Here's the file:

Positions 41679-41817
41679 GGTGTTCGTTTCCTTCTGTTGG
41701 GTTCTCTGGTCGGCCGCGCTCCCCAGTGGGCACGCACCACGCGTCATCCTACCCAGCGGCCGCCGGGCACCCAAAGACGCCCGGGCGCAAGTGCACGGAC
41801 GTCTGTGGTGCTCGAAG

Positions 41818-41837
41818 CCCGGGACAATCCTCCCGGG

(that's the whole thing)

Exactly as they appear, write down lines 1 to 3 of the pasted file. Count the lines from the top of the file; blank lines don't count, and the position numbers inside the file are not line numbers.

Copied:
Positions 41679-41817
41679 GGTGTTCGTTTCCTTCTGTTGG
41701 GTTCTCTGGTCGGCCGCGCTCCCCAGTGGGCACGCACCACGCGTCATCCTACCCAGCGGCCGCCGGGCACCCAAAGACGCCCGGGCGCAAGTGCACGGAC